Questions over the career of Mr Noye

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The Independent Online
DETECTIVES who are to interview the road-rage killing suspect Kenneth Noye after yesterday's announcement of his arrest in Spain will want to question the veteran villain about more than just the death of motorist Stephen Cameron.

The 51-year-old associate of the gang that carried out Britain's biggest robbery - the 1983 Brink's-Mat gold bullion raid - has long been connected to crime, facing allegations of theft, handling, drug-smuggling and murder.

While being sought after he was linked with the knife attack on Mr Cameron at a junction on the M25 in 1996, reports focused on another killing where police were said to claim that his assistance would be more than helpful. Although there have been no allegations that the arrested fugitive shot Essex car dealer John Marshall, police sources claimed that Noye was linked to the killing, with his name coming up again and again during inquiries.

There were also reports that Kent police want to question him over allegations that he tried to bribe a prison officer at the low-security Blantyre House jail, near Maidstone, where he served a sentence for handling Brink's- Mat gold.

A gang of armed robbers had discovered three tons of gold ingots when they burst into the Brink's-Mat warehouse, near Heathrow airport, and held up staff at gunpoint. The haul was worth pounds 26m, far more than the pounds 1m in cash they had hoped to steal, making them beneficiaries of Britain's most lucrative robbery but leaving them with the problem of laundering the proceeds without drawing attention to themselves.

They turned to Noye, who had established himself in the London and south- east underworld as a handler of stolen goods who was not afraid of dealing with large sums of money.

Also, according to Public Enemy Number One: The Life and Crimes of Kenneth Noye by Wensley Clarkson, he had made a fortune out of smuggling gold from Rwanda and Brazil, changing identifying hallmarks at a smelter, then selling it as legal bullion.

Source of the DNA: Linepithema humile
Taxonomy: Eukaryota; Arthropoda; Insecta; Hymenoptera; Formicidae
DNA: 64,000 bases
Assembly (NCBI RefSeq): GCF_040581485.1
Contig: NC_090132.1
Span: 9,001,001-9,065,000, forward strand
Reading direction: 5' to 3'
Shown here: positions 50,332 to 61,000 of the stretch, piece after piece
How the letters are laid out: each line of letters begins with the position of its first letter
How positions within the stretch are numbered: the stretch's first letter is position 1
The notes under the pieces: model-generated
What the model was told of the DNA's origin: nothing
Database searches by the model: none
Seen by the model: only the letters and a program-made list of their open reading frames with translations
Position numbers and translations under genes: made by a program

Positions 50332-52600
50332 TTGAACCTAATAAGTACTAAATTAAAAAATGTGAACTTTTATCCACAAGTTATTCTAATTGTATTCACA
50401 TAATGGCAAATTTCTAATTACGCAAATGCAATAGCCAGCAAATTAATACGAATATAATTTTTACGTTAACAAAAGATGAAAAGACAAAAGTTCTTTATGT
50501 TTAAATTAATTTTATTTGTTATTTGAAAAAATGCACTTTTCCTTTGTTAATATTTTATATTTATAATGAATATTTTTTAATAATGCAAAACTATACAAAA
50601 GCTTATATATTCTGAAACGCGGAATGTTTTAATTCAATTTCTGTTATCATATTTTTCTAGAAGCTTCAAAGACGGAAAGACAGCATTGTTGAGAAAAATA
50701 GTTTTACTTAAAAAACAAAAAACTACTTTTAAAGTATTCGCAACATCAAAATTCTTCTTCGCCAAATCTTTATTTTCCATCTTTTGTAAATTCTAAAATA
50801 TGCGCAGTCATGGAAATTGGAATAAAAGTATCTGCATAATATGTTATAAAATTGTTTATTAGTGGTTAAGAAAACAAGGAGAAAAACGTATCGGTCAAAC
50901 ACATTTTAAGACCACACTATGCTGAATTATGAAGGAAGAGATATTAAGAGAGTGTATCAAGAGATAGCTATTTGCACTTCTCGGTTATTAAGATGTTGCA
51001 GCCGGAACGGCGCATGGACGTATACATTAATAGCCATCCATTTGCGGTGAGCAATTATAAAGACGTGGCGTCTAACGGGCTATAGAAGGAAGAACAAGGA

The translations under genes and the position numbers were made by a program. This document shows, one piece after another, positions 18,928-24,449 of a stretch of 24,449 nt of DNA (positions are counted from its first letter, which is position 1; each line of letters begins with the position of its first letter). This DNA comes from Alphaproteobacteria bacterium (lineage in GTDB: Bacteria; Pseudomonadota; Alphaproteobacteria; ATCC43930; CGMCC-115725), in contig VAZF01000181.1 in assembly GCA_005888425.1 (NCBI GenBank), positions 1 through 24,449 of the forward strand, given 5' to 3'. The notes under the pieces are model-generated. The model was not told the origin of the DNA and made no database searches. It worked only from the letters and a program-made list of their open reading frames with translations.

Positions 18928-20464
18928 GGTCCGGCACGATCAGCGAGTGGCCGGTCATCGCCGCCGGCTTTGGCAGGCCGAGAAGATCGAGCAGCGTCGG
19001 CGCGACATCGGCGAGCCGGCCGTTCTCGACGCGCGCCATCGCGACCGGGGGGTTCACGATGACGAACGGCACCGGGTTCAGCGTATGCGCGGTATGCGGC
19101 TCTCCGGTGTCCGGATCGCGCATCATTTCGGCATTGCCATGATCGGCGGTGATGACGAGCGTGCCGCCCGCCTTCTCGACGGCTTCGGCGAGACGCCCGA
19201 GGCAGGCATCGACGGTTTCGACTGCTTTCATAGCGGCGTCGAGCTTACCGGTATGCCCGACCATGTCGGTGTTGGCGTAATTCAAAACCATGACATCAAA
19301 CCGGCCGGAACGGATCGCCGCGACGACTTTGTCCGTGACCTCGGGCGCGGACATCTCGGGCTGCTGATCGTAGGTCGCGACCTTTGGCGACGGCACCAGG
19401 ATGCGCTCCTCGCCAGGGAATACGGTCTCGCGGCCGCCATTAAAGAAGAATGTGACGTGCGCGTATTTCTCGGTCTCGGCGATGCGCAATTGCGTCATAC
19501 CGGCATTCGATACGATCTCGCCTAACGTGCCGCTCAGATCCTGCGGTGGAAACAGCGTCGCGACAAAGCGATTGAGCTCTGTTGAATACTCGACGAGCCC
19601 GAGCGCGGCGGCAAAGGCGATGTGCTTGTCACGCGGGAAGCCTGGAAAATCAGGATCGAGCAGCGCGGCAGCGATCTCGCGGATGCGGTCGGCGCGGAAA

Police claimed that he was passed large chunks of the Brink's-Mat proceeds, after which he made deposits of more than pounds 1m at banks in the UK, Switzerland and Ireland, once carrying pounds 600,000 cash to his local Kent bank in supermarket bags.

Following the arrest of some of the gang members, Noye became a suspect and police sent surveillance teams to his home in Kent. In a search, detectives found 11 bars of Brink's-Mat gold buried in his garden and he was charged with handling.

He was found guilty and was sent to jail for 14 years. As he left the dock, Noye snarled at the jurors: "I hope you all die of cancer."

In jail, Noye was reported to have continued his involvement in big-money crime. However, he obtained early release, and little was heard of him until the stabbing of Mr Cameron in May 1996. He died after an argument with the driver of an L-registration Land Rover Discovery. E-fit photographs based on information from the victim's girlfriend showed a marked resemblance to Noye. A week later it was revealed in the press that police wanted to speak to Noye but it appeared he had fled the country - probably to Spain.

Police later said they had traced three vehicles all with the same number plates as that driven by the killer, and in September Noye was officially named as prime suspect in the murder inquiry in the Police Gazette. A coroner later recorded a verdict of "unlawful killing" on Cameron's death.